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Thread: Art Deco Shanghai Reborn

  1. #11
    I'll Lock Up Shangas's Avatar
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    Shanghai Shuffle - 1924 - Gene Rodermich and His Orchestra:



    From Here to Shanghai - 1917 - Irving Berlin (Roll performed by Peter Wendling, 1917):



    These songs capture the vibrance and mistique in which Shanghai was held in the 20s at the start of the Art Deco Era. All things Chinese became very popular during the Roaring Twenties. Mahjong, Chinese-style architecture and colours, visiting Shanghai...everything. Mahjong was such a 20s fad that shops were regularly selling-out sets faster than they could get them delivered.

    The lyrics of "From Here to Shanghai" show the views that Westerners held for the Far East at the time. Ideas of tea and chopsticks, bamboo furniture and Shanghai of being some far-away (as it was - two months by ship from Europe) city full of wonder. The song also mentions pigtails, which unknown to Westerners at the time, are not actually Chinese.

    The song also mentions a long-forgotten celebrity - Chinese magician Ching Ling Foo (1854-1922). He was one of the first Chinese celebrities to be widely known in the West. He toured the United States in 1898, causing a sensation.

    The pigtail is actually Mongolian. When the Mongols or 'Manchus' invaded China in the 1600s and established the last of the imperial dynasties (the 'Qing' Dynasty), they forced all the men to wear pigtails as a sign of subservience.

    When the Republic was declared in the 1910s and the last emperor (PuYi) was forced to abdicate ca. 1912, a lot of Chinese men went around cutting off their pigtails as a sign of protest against Imperialism and the birth of a new, democratic and republican China, influenced by Western politics.

  2. #12
    Call Me a Cab Blackthorn's Avatar
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    And this is what it looked like last year, such contrasts of wealth and poverty:






    So a health to the man on the trail this night; may his grub hold out; may his dogs keep their legs; may his matches never miss fire....Jack London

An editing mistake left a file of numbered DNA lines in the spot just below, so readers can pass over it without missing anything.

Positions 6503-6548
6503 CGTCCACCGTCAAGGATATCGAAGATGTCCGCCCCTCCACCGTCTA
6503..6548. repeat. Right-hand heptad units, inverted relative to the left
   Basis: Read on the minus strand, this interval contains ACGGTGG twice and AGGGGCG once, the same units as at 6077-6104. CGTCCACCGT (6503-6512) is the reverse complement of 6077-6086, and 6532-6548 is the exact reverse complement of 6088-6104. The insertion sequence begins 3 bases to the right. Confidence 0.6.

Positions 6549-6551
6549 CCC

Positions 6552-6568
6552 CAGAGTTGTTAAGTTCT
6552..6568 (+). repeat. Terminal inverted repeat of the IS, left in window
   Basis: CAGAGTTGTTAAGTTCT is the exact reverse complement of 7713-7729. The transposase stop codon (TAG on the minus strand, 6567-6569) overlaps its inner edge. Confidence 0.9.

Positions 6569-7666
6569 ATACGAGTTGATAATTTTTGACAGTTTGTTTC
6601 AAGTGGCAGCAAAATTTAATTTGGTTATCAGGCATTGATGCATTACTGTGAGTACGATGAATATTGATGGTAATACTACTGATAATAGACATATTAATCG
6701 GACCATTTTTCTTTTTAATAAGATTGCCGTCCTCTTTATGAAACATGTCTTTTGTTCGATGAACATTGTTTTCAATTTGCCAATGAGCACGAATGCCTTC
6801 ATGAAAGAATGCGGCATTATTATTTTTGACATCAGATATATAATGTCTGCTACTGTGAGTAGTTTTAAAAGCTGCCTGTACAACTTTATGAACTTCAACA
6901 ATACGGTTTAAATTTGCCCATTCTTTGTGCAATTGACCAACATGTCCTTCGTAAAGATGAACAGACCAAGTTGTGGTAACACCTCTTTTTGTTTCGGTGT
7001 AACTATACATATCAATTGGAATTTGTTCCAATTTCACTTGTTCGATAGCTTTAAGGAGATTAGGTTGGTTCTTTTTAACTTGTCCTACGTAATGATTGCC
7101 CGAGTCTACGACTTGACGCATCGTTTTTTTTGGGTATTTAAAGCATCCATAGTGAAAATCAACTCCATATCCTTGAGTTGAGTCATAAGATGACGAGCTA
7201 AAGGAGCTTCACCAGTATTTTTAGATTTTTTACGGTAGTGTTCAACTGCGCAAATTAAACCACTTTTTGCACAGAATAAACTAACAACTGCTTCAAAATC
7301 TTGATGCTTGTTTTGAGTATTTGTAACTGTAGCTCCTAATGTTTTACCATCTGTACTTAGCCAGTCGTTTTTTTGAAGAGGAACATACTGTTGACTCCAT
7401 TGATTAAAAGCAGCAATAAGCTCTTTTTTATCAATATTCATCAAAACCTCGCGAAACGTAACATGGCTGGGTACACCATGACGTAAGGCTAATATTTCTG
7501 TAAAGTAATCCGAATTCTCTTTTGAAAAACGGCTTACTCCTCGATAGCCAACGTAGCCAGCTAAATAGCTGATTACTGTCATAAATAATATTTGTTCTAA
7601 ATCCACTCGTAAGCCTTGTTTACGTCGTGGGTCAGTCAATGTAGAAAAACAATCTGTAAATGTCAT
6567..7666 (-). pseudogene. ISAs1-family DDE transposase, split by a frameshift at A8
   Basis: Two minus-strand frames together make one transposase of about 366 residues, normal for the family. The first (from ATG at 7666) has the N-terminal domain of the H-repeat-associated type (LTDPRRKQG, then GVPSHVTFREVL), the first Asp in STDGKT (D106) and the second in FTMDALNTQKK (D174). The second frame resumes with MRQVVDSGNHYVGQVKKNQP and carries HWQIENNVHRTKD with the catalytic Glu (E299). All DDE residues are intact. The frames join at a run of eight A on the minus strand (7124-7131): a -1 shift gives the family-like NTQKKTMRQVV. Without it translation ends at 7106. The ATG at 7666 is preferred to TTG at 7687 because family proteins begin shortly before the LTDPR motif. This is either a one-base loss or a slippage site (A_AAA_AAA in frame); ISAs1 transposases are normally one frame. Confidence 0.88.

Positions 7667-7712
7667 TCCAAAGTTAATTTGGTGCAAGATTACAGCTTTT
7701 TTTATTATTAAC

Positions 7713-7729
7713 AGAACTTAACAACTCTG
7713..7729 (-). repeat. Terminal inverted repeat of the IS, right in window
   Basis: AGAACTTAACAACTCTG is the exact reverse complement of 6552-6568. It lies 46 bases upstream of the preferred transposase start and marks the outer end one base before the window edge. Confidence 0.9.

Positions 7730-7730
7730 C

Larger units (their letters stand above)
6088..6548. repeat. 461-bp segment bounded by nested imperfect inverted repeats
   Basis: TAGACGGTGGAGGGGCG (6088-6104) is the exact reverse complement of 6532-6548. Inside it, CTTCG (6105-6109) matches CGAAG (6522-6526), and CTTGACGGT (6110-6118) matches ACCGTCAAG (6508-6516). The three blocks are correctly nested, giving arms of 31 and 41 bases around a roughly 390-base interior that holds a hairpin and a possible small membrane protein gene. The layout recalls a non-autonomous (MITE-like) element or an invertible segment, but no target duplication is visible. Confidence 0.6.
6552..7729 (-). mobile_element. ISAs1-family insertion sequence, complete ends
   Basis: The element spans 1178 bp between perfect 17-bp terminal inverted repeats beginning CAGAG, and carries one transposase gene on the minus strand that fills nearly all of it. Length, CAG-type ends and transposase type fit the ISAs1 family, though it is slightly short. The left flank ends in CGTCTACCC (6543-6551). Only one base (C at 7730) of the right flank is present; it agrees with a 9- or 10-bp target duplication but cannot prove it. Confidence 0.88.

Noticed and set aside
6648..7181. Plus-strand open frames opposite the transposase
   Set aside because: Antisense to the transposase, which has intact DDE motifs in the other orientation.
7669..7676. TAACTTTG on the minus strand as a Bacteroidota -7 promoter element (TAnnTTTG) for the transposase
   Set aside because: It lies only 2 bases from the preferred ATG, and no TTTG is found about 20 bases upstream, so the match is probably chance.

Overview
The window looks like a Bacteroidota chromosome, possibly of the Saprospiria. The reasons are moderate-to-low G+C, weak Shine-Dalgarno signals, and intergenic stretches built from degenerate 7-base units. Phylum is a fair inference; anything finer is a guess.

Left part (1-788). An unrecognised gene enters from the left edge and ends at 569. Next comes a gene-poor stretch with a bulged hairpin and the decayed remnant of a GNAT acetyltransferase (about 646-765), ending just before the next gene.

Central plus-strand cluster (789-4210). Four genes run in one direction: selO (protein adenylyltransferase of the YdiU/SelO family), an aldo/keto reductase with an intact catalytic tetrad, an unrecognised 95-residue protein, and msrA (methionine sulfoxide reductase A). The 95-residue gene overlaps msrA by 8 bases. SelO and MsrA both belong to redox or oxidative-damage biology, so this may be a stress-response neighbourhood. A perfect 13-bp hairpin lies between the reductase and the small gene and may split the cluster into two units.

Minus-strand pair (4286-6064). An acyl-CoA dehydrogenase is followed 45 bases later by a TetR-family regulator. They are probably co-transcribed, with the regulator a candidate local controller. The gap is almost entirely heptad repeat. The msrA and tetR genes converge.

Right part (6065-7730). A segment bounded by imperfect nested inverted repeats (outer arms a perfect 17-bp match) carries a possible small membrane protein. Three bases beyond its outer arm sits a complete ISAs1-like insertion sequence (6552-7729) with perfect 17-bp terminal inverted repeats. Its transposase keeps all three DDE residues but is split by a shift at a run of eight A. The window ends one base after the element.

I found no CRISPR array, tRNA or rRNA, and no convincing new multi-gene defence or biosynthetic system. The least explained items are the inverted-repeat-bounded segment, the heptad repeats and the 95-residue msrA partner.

3. #13
    I'll Lock Up Shangas's Avatar
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    You find that in all major cities. Shanghai in the 20s and 30s was no different. That first photo is beautiful. So is the last one. Not sure about the others, though. They look a bit depressing.

  4. #14
    Call Me a Cab Blackthorn's Avatar
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    Quote Originally Posted by Shangas View Post
    You find that in all major cities. Shanghai in the 20s and 30s was no different. That first photo is beautiful. So is the last one. Not sure about the others, though. They look a bit depressing.
    Reality can be that way. It's just life...
    So a health to the man on the trail this night; may his grub hold out; may his dogs keep their legs; may his matches never miss fire....Jack London

  5. #15
    One of the Regulars Godfrey's Avatar
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    My Grandfather spent a bit of time in Shanghai in the thirties. Given he was a ships stoker and his stories of Marseille, India, Egypt, etc I expect he experienced all Shanghai had to offer - and then some. He went back in the early 1990's and was disappointed to see so much changed - a couple of revolutions will do that to a town!
    "Cock your hat - angles are attitudes." -Frank Sinatra

  6. #16
    I'll Lock Up Shangas's Avatar
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    Like almost everywhere in China, Shanghai would've been heavily affected by the Chinese Civil War. From the 1920s until 1949, that's a long time to be fighting. As much as they liked to kid themselves, the Nationalists (who ran the country from the abolishment of the Monarchy in 1912, until the end of the Civil War in 1949) couldn't win. China was sitting on a time-bomb for over thirty years.

    And then the Cultural Revolution (1967-1977) wreaked even more (and in my opinion, unnecessary and wasteful) havoc on Chinese culture, history and people. My Chinese teacher in school, Mr. Liu, lived through the Cultural Revolution (his father was arrested and chucked in jail). He always looked back on that period in his country's history with a LOT of hatred. In history class, he came in to give us a lecture about the revolution (we were studying Chinese history in history class at the time). I remember his opening words were:

    "Today, I'm going to give you a talk about the 'so-called' Great Poletariat Cultural Revolution".

    He NEVER just called it the 'Cultural Revolution'. 'So-called' would always precede it, he hated it that much.

    When the Civil War ended, Western residency in Shanghai was a thing of the past. Most of them had fled Shanghai when the Settlement was invaded in '41. Those who didn't, and who survived the war, would've fled between '45-'49. They didn't want to stay in a Communist China. And at any rate, they weren't welcome.

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